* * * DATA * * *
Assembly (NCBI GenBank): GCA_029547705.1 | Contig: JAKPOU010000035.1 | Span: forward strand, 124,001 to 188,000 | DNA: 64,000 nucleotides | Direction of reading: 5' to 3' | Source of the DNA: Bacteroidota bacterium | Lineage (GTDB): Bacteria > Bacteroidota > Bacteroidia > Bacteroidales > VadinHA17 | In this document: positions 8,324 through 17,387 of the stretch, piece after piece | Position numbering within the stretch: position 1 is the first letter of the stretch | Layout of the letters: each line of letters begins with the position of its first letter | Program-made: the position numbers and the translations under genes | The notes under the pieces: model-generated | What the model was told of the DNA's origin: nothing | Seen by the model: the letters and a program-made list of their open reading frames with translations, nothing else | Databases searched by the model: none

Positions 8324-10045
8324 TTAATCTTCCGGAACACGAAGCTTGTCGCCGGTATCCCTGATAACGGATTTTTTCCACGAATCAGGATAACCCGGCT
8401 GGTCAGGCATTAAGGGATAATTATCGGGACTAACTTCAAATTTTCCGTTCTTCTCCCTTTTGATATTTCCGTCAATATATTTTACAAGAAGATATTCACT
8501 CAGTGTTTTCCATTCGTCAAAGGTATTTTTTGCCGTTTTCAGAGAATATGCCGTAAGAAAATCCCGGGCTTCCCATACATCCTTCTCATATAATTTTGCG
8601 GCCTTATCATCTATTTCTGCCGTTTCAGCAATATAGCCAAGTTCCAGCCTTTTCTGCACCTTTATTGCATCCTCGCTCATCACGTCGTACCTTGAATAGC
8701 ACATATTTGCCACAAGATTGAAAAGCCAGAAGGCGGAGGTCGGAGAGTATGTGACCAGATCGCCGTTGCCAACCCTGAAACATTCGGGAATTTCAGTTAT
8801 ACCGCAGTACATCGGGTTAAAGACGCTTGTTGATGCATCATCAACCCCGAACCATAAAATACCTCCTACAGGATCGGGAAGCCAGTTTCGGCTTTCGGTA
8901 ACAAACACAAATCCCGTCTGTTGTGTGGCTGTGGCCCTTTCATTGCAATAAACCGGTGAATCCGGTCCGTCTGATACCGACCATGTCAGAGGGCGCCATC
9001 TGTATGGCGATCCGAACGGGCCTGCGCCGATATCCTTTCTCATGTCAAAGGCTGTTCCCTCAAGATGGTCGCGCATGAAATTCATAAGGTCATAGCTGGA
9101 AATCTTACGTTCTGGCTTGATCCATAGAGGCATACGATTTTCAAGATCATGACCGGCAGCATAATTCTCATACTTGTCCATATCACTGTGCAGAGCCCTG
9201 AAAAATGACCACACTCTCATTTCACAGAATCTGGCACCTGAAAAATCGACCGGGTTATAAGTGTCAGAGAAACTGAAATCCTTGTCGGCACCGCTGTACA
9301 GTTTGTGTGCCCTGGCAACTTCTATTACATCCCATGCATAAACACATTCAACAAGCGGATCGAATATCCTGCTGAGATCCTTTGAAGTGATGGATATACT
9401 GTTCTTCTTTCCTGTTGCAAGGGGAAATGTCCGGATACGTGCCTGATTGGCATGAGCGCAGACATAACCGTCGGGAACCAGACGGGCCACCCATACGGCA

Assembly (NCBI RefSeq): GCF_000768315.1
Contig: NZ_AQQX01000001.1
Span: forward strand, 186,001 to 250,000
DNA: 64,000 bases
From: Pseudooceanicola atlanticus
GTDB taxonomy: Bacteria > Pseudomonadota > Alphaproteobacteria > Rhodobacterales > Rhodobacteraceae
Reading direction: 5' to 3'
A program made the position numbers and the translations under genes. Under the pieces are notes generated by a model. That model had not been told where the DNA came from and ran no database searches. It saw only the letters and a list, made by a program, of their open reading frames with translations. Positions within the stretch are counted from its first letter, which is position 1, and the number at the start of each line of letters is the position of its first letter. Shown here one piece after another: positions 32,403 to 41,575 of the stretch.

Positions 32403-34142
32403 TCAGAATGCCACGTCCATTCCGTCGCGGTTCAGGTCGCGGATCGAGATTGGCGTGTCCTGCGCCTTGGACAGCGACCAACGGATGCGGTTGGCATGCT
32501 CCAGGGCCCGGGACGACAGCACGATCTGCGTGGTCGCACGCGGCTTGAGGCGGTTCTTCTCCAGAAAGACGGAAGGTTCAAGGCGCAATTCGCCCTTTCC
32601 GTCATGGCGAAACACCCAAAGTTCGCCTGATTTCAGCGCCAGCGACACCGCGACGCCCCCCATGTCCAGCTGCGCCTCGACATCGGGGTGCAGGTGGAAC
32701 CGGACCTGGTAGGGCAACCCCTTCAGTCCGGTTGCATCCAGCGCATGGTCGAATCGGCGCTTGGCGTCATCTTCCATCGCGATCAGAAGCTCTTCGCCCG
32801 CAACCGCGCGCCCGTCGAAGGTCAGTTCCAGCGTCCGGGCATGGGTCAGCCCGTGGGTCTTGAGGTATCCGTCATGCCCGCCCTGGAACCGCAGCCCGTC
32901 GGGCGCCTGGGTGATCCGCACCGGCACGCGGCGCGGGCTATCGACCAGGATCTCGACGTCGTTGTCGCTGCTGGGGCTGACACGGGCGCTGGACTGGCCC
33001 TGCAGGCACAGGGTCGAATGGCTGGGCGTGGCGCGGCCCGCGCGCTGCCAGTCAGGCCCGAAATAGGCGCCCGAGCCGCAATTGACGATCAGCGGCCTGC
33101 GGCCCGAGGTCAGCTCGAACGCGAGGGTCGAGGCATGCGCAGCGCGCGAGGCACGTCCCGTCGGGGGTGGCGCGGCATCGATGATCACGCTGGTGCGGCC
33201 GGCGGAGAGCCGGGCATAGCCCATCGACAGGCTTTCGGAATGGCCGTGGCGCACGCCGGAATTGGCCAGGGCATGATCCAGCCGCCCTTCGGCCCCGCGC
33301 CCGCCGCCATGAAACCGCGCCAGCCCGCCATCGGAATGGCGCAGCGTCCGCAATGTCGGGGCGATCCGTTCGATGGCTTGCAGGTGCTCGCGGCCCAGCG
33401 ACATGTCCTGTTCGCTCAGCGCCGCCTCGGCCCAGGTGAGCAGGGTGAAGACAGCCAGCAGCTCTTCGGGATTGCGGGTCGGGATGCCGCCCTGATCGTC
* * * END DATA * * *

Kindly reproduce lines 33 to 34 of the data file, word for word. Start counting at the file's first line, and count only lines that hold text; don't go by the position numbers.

33301 CCGCCGCCATGAAACCGCGCCAGCCCGCCATCGGAATGGCGCAGCGTCCGCAATGTCGGGGCGATCCGTTCGATGGCTTGCAGGTGCTCGCGGCCCAGCG
33401 ACATGTCCTGTTCGCTCAGCGCCGCCTCGGCCCAGGTGAGCAGGGTGAAGACAGCCAGCAGCTCTTCGGGATTGCGGGTCGGGATGCCGCCCTGATCGTC